If your firm is already well established, you’ve no doubt been using the same software for years and recently decided to upgrade to a new practice management system so that you can take full advantage of all of the benefits that web-based law practice management offers. In that case, you will probably be replacing traditional desktop or server-based programs with a web-based law practice management platform.

Alternatively, you’ve already transitioned to the cloud but you’re unhappy with your current law practice management platform. You’ve thoroughly researched your options and have decided to move to a new, more intuitive system that is better suited to your law firm’s needs. Now it’s just a matter of transitioning to the new platform.

Or, last but not least, perhaps your firm is just a few years old. You’ve jury-rigged a workable case management system using a variety of software systems but have decided to upgrade to a more efficient, tailored approach. In that case, it makes sense abandon your patchwork, stop-gap system in favor of a more efficient, well-designed web-based software.

Regardless of your situation, because you have existing software systems and processes in place (i.e., “legacy systems”), then your cloud-computing implementation process necessarily differs from that of a brand new law firm and transitioning to a web-based system will require a thoughtful analysis of your current set up.

MyCase Free Trial

The first step is to determine whether the current software you’re using permits you to export data, and if so, in what format(s). It’s also possible that your current provider may permit the export or syncing of some data, including contacts, documents, and notes, with other cloud-based platforms that your new provider also integrates with such as Outlook or Google Apps.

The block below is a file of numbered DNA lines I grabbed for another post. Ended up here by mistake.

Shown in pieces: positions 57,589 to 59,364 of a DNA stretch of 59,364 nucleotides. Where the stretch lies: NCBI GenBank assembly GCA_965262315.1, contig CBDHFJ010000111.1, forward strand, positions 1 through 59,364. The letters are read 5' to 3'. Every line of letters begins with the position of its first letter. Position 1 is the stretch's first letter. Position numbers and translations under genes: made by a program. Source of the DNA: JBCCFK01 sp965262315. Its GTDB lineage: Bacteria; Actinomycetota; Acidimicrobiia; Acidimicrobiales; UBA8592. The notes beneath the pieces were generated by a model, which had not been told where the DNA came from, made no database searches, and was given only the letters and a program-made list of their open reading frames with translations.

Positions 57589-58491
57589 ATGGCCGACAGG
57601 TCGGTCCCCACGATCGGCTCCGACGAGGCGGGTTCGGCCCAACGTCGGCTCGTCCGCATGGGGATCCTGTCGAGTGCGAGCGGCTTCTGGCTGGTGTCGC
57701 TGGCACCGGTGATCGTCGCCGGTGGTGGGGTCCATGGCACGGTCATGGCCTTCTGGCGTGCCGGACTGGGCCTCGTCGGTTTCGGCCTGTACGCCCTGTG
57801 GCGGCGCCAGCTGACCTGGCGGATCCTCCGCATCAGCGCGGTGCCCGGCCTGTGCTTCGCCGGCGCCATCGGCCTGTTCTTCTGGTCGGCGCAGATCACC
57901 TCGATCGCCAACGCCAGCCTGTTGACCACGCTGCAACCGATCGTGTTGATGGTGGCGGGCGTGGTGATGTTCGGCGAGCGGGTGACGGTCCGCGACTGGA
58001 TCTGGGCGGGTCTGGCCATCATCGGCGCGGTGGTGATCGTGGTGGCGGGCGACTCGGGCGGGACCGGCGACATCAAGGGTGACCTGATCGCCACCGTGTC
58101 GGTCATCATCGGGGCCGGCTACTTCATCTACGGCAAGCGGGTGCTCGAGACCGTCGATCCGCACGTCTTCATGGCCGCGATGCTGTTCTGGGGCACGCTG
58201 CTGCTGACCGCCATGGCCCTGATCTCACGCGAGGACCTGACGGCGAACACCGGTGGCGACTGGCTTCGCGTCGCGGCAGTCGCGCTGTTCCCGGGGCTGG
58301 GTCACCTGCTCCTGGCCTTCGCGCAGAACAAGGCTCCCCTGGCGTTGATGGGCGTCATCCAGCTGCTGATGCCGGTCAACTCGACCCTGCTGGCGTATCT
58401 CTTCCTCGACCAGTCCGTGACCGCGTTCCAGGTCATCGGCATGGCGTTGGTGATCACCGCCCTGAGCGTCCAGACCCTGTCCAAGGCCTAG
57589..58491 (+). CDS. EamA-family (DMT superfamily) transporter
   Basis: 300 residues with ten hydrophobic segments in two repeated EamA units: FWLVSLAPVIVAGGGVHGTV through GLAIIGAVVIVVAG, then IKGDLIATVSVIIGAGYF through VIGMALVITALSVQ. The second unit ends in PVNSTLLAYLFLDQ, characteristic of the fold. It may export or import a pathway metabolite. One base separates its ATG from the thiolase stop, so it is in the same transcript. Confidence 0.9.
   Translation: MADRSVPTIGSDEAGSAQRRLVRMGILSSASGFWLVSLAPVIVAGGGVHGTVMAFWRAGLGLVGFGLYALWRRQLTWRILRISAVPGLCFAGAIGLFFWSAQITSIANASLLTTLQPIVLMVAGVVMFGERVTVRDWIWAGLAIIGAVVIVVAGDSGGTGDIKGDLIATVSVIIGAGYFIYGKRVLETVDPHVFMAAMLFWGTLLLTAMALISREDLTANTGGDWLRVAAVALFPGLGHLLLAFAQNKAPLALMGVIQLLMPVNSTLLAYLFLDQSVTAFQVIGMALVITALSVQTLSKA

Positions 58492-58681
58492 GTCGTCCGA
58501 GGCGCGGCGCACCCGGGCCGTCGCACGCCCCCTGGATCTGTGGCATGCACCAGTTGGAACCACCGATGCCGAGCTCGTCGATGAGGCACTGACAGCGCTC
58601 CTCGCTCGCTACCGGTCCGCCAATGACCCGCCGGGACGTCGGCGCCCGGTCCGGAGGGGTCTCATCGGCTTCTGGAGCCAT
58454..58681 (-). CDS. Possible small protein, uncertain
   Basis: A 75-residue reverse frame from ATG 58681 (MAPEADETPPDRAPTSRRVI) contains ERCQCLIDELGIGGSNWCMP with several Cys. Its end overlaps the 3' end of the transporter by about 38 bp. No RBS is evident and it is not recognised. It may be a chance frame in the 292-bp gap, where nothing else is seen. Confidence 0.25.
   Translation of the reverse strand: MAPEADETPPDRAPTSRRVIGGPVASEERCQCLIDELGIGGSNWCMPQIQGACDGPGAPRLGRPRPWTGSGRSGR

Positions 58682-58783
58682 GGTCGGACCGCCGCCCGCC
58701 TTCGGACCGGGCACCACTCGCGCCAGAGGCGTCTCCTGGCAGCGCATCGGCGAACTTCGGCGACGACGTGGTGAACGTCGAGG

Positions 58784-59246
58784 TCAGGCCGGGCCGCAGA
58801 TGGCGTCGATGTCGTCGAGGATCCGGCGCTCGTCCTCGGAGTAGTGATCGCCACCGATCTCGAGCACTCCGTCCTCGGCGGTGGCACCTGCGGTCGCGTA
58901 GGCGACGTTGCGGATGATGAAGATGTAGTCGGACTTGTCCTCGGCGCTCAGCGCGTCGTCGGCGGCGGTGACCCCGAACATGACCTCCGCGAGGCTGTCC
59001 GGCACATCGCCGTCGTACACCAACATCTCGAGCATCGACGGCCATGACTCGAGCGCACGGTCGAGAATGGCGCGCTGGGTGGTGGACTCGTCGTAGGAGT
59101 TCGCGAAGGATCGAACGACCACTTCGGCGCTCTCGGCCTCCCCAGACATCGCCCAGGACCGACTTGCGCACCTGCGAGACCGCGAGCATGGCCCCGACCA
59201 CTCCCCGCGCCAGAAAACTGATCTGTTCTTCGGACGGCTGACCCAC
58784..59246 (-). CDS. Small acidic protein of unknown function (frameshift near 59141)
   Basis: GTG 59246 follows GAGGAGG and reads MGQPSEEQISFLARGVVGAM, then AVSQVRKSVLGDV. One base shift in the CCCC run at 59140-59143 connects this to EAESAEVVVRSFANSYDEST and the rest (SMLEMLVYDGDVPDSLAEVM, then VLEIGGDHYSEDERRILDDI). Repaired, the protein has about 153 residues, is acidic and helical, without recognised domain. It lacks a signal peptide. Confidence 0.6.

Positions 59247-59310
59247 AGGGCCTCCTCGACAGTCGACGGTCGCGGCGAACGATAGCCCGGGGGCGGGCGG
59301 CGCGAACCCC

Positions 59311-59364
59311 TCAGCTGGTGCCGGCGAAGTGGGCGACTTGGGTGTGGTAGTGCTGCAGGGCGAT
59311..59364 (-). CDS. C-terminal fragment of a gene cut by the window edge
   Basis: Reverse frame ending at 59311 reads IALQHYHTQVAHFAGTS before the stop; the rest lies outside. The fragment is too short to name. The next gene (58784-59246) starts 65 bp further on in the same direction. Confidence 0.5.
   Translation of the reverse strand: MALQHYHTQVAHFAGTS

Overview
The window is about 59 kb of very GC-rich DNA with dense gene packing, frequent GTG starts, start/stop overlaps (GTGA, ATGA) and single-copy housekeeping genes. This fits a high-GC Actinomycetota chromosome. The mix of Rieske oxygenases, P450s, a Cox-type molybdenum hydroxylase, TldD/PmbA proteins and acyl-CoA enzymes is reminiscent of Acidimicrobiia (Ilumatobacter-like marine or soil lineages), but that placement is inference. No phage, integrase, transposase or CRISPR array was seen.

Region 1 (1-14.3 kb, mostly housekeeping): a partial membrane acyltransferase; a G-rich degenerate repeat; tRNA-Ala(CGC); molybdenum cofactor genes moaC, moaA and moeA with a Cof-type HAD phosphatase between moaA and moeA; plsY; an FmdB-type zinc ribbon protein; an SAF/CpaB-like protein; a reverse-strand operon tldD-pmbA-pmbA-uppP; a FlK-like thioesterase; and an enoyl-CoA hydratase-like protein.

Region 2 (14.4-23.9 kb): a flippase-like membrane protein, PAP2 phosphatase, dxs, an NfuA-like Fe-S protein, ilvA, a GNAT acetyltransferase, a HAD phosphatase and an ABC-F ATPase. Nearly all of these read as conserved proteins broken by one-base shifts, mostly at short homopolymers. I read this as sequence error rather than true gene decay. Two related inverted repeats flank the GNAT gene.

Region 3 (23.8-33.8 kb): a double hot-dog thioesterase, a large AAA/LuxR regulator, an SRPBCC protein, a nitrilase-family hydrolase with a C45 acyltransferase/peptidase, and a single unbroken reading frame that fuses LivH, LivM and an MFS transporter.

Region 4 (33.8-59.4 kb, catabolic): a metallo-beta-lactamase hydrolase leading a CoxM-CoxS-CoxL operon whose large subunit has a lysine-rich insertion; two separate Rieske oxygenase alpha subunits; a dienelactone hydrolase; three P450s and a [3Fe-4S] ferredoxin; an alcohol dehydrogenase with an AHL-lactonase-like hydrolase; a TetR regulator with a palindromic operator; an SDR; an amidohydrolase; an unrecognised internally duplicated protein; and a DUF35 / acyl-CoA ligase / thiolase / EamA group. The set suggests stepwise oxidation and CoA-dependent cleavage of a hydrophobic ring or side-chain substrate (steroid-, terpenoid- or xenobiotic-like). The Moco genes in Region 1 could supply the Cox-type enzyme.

Next, contact your new provider and find out what they can do to assist with the data migration process. You provider should be able to walk you through the process and ensure that you understand the steps necessary to import all of your data into the system.

Once you are familiar with the import process, you’ll be in a better position to assess how long it will take you to get your firm’s necessary data into the new system. The time and manpower needed to import your firm’s data will depend, in part, on the amount of digital data that your firm has accumulated over the years.

Now that you have an understanding of the import process, your next step is to decide how to go about transitioning to the new system. You have three options: 1) import all of your firm’s data, 2) import only critical data, such as contacts and frequently used documents or forms, 3) import critical data and all data for open cases (some firms might also want to include recently closed cases as well), or 4) import only critical data and then input additional information as new cases are opened.

The particular option you choose will vary and there’s no “right” solution. Every firm’s situation differs and it’s largely a matter of balancing personal preference with practicalities.

Practice more, Manage less

Once you’ve chosen your firm’s implementation path, make sure your entire law office team is on board and stick with it. In no time you’ll be reaping the benefits of your new, more efficient law practice management system and your practice will be more efficient, more streamlined and less stressful.

You’ll be able to practice more and manage less. Your clients—and your firm’s bottom line—will thank you!